Dennis Osadebe’s Modern Take On Tradition and Its Place in the Future
Dennis Osadebe is a Nigerian mixed-media artist best known for his vibrant post-pop style. Osadebe’s style is a unique blend of digital processes used to create canvases that are subsequently layered with acrylic paint. With his characteristic use of flattened planes and bold colors, he creates what he refers to as a “NEO” visual style — one that is “modern, bright, expressive and provocative”. He studied at the Queen Mary University of London (BSc) and the University of Warwick (MSc). He has participated in numerous solo and group exhibitions around the world, including The Other Art Fair in New York City.
Tell us about who you are and what you do. What’s your background?
I am a son, brother, uncle, artist, aspiring traveler, a lover of satire, a dreamer, and a thinker. Growing up, I wanted to be an entrepreneur like my father who is my role model. I’d say this influenced my educational background to be around the business world. However, in my final year of university, I took a course on innovation and that was when everything started to change for me, followed by some life experiences which have brought me to where I am today.
What does your work aim to say? What are the major themes you pursue in your work? Give an example of a specific work that demonstrates it.
My work is centered around the idea of reimagining Africa through the use of positive, provocative and progressive imagery, and narratives. I achieve this by mixing traditional materials and crafts with technology and new media. The aspect of the traditional materials and crafts, such as masks and colorful textiles, is inspired by historic arts and culture of Nigeria, where I am from. The new media aspect highlights the dynamic role technology is increasingly playing in changing our experience of the world today. For me, by juxtaposing elements of the past (using my heritage as a starting point) alongside the present, I am putting Nigeria in the context of the future and its limitless possibilities. You can see all these elements come into play in works from my series “A Stranger In My Home” and “Remember The Future”.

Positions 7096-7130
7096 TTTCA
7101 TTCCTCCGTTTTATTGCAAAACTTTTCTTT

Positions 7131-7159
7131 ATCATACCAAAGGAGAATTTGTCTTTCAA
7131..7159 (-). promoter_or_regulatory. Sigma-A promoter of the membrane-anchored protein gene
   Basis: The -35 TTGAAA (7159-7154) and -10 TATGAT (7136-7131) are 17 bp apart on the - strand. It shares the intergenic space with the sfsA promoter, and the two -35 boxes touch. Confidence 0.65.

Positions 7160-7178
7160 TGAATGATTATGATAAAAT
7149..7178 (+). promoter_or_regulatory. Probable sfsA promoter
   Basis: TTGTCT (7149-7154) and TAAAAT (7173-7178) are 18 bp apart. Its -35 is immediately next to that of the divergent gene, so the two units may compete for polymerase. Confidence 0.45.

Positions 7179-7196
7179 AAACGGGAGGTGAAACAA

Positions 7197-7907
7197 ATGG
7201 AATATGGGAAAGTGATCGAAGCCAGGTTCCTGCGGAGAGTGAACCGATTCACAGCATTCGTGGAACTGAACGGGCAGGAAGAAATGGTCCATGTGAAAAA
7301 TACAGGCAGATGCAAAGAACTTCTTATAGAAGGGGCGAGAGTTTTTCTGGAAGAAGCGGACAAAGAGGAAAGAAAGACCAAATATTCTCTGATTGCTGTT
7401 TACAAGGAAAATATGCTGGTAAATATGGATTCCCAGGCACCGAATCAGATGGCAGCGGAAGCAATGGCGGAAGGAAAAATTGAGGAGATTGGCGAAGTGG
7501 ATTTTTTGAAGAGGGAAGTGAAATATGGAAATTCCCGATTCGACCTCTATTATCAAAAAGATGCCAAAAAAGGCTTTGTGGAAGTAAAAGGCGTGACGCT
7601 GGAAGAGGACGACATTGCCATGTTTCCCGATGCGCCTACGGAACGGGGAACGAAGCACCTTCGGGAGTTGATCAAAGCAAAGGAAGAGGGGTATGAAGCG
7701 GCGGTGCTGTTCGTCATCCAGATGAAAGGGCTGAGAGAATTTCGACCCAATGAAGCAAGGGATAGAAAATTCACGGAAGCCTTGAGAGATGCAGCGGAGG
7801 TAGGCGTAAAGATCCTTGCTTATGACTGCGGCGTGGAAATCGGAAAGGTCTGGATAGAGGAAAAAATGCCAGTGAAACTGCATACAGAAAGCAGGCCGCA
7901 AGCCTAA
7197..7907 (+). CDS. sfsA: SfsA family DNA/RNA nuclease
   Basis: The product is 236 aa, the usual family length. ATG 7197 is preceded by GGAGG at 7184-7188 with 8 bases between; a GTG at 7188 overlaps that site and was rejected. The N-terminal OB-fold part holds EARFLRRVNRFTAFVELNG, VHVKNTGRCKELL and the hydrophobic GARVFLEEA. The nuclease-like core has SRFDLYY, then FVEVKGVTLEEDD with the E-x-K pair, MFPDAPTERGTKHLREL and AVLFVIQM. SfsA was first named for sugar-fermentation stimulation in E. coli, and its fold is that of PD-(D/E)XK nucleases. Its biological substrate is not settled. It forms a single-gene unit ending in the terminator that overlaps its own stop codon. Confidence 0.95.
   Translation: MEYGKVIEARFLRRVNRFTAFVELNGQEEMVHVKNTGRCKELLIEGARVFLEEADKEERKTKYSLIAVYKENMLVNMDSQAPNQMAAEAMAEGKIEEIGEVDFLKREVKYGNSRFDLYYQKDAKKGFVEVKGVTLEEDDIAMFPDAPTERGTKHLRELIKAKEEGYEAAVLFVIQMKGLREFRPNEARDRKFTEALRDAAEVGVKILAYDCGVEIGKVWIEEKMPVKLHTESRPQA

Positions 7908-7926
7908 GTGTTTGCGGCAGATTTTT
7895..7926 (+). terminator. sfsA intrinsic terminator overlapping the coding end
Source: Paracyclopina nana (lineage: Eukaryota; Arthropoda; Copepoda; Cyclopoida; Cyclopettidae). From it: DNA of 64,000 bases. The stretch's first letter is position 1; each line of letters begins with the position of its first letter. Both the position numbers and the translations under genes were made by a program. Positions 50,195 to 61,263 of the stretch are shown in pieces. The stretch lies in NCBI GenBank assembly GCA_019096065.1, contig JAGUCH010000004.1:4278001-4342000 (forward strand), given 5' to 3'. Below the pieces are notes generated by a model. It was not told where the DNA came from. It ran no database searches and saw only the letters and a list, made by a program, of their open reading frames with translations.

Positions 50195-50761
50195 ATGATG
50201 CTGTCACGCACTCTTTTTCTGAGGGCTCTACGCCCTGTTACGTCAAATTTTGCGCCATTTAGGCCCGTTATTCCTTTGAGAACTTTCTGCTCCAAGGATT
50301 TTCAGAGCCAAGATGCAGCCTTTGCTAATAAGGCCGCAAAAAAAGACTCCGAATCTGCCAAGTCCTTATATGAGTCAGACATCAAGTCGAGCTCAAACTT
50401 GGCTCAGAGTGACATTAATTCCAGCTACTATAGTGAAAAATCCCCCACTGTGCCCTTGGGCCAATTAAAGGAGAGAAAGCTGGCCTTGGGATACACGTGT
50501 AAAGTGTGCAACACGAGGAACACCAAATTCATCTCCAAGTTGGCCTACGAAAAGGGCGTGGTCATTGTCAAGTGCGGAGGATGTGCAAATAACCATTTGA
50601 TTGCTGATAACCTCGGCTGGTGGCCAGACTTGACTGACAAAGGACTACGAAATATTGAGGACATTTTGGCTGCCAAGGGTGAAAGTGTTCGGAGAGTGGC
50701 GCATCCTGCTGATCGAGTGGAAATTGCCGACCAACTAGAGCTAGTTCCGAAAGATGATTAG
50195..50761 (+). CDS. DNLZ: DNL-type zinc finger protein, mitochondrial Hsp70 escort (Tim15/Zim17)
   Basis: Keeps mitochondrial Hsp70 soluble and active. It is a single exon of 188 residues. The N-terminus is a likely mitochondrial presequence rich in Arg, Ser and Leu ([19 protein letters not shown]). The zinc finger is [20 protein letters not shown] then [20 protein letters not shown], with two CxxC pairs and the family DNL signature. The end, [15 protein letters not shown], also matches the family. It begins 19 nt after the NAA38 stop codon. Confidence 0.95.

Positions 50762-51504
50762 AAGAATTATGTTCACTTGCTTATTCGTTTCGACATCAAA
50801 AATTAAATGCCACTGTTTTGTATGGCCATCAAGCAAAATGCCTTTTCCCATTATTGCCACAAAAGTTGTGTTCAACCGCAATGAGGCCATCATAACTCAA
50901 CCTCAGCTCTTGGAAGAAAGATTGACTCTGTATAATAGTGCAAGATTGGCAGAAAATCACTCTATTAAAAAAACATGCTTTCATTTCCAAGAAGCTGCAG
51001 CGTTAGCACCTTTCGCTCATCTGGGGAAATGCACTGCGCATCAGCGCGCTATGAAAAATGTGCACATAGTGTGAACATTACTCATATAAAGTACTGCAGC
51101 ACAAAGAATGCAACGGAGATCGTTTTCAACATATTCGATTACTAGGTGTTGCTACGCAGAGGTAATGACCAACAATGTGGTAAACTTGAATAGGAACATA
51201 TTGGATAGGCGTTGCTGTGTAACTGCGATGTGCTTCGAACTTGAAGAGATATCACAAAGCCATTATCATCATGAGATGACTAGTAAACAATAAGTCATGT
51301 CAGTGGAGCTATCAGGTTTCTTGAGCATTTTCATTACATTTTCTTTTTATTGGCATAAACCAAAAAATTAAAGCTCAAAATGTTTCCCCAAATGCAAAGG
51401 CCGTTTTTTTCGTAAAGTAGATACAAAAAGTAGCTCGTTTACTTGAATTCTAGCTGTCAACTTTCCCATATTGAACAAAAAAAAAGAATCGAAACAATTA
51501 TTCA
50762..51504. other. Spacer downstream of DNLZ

Can you walk us through your process for creating a work from beginning to end?
To start with, I never sketch, so I have no idea what any piece will look like in the end. Most times, I have an idea of the feeling that I am trying to convey at that moment. Then, I’d say intuition and curiosity drive the rest of the process. Research also plays a big part of my process. For example, when I am working around a polarizing idea or reference, I need to understand what it is all about, how it plays a role in our lived experiences, and why we should have a dialogue around it. I’d say from that deep understanding of context, I can then break it down into a simplified visual language and add a sense of humor and lightheartedness to it.
Who are your biggest influences and why?
I am self-taught, so the concept of modern art is one of the pillars that I started to build my art on. I say this because, in the early stages of me becoming an artist, the majority of what I did was research, and when I first read about modern art, it was a turning point in my artistic and intellectual development. The idea of dropping traditions of the past, in search of new ways of seeing and fresh ideas is something that I believe in, so finding an artistic period that captures this thinking, was great for me. In that regard, artists such as Henri Matisse inspire me, his work “Dance” is special to me, and Jean-Michel Basquiat because of his raw artistic expressions married with texts and commentary which is brilliant.
From my early memories of childhood, I have always had an urge to express myself creatively. It has manifested since then until today in many ways – from dancing to writing music, to fashion. I guess it makes sense to say art has been my calling. I think so.